Lydia L. Kenny, 59, a pilot with the WASP, the women pilots organization of the Army Air Forces during World War II, and a local real estate investor, died of cancer Thursday at Sibley Memorial Hospital.
A specialist in aerial acrobatics, Mrs. Kenney was recruited from college, where she was enrolled in a government-sponsored flying program, in the late 1930s by the famous aviator Jacqueline Cochran to become one of about 1,000 women pilots called WASPs (for Women's Air Force Service Pilots).
The women were trained to replace Army officers in highly specialized duties. Although never militarized, they flew targets, participated in ground forces war games, flew tactical planes on simulated bombing and strafing missions and ferried planes.
In 1978, Mrs. Kenny and other WASP associates joined forces with Sen. Barry Goldwater (R-Ariz.), Rep. Corrine C. (Lindy) Boggs (D-La.) Rep. Margaret M. Heckler (R-Mass.) and retired Air Force Col. Bruce Arnold in successfully lobbying Congress to recognize the WASP as Army Air Force Service Pilots with full veterans' status.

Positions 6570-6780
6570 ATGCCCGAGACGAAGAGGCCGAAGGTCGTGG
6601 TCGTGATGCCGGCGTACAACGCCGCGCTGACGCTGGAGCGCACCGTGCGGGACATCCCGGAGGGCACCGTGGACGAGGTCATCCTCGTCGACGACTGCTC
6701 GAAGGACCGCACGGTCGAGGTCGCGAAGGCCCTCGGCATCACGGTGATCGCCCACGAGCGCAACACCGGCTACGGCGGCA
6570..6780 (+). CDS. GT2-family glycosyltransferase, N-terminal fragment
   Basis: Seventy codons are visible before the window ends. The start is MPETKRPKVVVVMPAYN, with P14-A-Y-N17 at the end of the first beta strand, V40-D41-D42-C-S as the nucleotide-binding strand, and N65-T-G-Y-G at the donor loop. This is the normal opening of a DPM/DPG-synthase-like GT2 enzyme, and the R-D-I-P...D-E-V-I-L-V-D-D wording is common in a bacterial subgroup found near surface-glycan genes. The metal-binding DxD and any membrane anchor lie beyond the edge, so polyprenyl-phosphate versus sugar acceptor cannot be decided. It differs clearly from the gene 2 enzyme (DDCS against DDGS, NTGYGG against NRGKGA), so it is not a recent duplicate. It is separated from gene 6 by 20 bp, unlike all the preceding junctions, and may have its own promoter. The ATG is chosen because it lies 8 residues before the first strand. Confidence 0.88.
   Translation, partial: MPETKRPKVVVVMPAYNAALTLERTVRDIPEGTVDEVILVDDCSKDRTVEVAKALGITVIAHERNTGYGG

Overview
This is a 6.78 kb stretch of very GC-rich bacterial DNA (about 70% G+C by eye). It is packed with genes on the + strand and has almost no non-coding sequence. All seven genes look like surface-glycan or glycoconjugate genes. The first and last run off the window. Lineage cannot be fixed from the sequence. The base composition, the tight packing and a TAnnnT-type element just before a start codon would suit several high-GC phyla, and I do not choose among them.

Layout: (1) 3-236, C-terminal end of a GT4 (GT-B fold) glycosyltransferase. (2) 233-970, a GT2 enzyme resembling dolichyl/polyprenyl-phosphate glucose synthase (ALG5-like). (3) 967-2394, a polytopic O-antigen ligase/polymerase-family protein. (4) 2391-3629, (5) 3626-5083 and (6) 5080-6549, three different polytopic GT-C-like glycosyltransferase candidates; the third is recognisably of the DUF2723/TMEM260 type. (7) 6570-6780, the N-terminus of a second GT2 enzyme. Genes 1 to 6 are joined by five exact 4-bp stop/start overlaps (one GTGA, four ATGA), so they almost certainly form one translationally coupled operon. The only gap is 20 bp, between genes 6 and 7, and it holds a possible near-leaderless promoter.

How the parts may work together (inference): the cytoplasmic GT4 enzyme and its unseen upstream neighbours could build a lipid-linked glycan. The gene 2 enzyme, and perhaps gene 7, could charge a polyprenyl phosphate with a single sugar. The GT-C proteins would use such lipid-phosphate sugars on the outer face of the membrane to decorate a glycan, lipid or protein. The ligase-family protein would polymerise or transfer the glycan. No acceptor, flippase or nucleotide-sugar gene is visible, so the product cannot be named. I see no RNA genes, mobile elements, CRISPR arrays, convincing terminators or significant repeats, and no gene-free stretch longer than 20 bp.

A native of Dresden, Germany, Mrs. Kenny came to this country with her parents at the age of 10. The family settled in Brooklyn, N.Y., and she later earned a bachelor's degree from Brooklyn College.
During the 1950s, she was the owner of The Transworld Language Service here. She later worked as a real estate investor, owning and managing properties in Maryland and Virginia.
Survivors include her husband, Gerard T., of the home in Bethesda; a daughter, Aleta, and a son, Richard, both of Alexandria, and one grandson.
The family suggests that expressions of sympathy be in the form of contributions to the Montgomery County Cancer Memorial Fund.